« Pope Lucius III Lucon St. Lucy »



Diocese of Luçon (Lucionensis).

Embraces the Department of La Vendée. It was suppressed by the Concordat of 1801 and annexed to the Diocese of La Rochelle; however, its re-establishment was urged upon in the Concordat of 1817 and came into effect in 1821. The new Diocese of Luçon comprised the territory of the ancient diocese (minus a few parishes incorporated in the Diocese of Nantes) and almost all the former Diocese of Maillezais.


The monastery of Luçon was founded in 682 by Ansoald, Bishop of Poitiers, who placed it under the government of St. Philbert (616-684). The latter, being expelled from Jumièges, established the monastery of the Black Benedictines on the Isle of Her (Noirmoutiers), of which Luçon was at first a dependency, probably as a priory. The list of the abbots of Luçon begins about the middle of the eleventh century. In 1317 John XXII erected the Bishopric of Luçon and among the occupants of the see were Nicolas Cœur (1441-51), brother of the celebrated financier Jacques Cœur; Cardinal Jean de Lorraine (1523-4); Cardinal Louis de Bourbon (1524-7); Jacques Duplessis-Richelieu (1584-92); and Armand Duplessis-Richelieu, the famous cardinal (1606-23); Nicolas Colbert, brother of the great minister (1661-71); De Mercy (1775-90), who emigrated during the Revolution and became illustrious through the excellent instructions sent to his priests; and René-François Soyer (1821-45), famed for the activity with which, even as a young priest, he had assumed various disguises and, during the most perilous hours of the Revolution exercised his ecclesiastical functions in the suburbs of Poitiers. Bishop Soyer had for a very short time as his vicar-general the Abbé Affre, who subsequently, as Archbishop of Paris, fell in 1848 on the barricades in an effort to make peace.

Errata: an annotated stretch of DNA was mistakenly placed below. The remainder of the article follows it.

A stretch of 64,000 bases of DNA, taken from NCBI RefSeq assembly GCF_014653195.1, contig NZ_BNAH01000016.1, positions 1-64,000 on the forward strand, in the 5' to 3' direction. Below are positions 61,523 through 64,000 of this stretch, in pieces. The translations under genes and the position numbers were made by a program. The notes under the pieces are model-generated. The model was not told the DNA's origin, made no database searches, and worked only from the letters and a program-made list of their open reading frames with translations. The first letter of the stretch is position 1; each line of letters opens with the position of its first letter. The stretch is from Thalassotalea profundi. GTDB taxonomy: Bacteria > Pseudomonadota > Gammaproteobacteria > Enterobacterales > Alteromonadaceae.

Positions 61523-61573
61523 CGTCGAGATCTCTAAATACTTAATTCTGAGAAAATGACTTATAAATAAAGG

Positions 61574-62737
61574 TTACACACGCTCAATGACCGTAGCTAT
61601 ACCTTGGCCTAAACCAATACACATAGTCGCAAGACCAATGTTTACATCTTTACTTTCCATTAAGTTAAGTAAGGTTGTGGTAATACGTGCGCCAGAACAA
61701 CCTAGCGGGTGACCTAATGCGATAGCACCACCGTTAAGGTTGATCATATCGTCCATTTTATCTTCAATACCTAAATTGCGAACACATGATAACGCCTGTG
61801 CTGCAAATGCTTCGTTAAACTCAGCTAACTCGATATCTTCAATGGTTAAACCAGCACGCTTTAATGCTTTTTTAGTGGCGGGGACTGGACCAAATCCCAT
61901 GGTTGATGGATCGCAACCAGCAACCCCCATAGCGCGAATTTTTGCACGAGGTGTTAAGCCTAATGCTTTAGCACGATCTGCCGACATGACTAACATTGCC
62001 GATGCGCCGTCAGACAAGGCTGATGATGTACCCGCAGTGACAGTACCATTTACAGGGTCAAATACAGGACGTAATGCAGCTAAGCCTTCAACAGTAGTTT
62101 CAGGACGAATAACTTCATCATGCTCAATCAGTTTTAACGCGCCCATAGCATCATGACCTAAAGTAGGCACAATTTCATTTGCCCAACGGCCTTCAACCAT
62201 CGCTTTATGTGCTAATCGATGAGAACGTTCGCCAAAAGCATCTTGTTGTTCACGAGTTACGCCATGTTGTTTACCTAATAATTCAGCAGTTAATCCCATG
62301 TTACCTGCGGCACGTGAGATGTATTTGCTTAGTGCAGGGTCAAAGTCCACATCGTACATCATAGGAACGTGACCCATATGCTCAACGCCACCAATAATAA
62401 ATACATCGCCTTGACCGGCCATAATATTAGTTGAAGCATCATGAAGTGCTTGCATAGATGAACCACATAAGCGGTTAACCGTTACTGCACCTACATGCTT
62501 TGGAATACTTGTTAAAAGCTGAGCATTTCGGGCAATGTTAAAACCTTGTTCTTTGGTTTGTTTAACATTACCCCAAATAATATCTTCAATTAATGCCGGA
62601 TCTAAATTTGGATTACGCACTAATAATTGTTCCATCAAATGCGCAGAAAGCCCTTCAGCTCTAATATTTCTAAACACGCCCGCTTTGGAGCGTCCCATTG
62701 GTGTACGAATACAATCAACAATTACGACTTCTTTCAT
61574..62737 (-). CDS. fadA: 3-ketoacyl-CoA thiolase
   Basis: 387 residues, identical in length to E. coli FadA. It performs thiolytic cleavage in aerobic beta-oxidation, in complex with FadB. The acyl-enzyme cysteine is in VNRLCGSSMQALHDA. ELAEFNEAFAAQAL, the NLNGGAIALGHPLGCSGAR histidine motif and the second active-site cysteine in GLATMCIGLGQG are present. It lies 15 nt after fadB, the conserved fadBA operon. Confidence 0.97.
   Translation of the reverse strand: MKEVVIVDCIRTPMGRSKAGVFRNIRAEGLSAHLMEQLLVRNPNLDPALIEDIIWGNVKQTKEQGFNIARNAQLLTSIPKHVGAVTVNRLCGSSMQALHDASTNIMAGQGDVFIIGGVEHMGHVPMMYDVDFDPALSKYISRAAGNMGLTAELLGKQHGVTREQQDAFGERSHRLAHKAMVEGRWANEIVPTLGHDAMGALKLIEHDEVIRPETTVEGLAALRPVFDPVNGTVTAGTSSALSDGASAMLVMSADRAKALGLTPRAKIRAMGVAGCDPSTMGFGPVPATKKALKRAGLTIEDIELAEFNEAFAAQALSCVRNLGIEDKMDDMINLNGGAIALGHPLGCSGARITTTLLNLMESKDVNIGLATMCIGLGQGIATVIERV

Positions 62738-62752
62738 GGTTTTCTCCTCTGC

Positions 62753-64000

The Benedictine monastery of Maillezais was founded about 989 by Gauzbert, Abbot of St-Julien de Tours, urged thereto by William IV, Duke of Aquitaine, and his wife Emma. Abbot Pierre (about 1100), who followed Richard Cœur de Lion to the crusade, composed two books on the construction and transfer of the Abbey of Maillezais. In 1317 John XXII erected the Bishopric of Maillezais and among its bishops were Guillaume de Lucé (1421-38) and Thibaud de Lucé (1438-55), political counsellors of Charles VII, King of France. In 1631 Urban VIII, with a view to a more active struggle against Protestantism, transferred the residence of the Bishop of Maillezais to Fontenay-le-Comte; in 1648 the see itself was suppressed by Innocent X and its territory annexed to the Aunis district and the Isle of Ré, both of which had been detached from the Diocese of Saintes in order to form that of La Rochelle; this condition lasted until 1821. Besides St. Philbert the principal saints honoured in the Diocese of Luçon are: St. Benedict of Aizenay, a contemporary of St. Hilary, the apostle of Bas Poitou (fourth century); St. Macarius, disciple of St. Martin, apostle of the land of the Mauges (fourth century); St. Viventianus (d. 413); and St. Martin of Vertou (d. 601), apostle of the country of the Herbauges; St. Florent, of the Isle of Yeu, disciple of St. Martin and founder of the monastery of St. Hilaire on the Isle of Yeu (fourth century); St. Lienne, disciple of St. Hilary, Abbot of St. Hilaire le Grand of Poitiers, in whose honour a monastery was erected at La-Roche-sur-Yon (fourth century); St. Senoch of Tiffauges, hermit and miracle-worker (sixth century); St. Amandus, of the Isle of Yeu (d. 675), monk at St. Hilaire on the Isle of Yeu and later Bishop of Maastricht; St. Vitalis or Viaud, hermit (seventh or eighth century); St. Adalard who died at Noirmoutiers and, because of his virtue, was called by his contemporaries "Antoine des Gaules"; and Blessed Louis-Marie-Grignion de Montfort (1673-1716).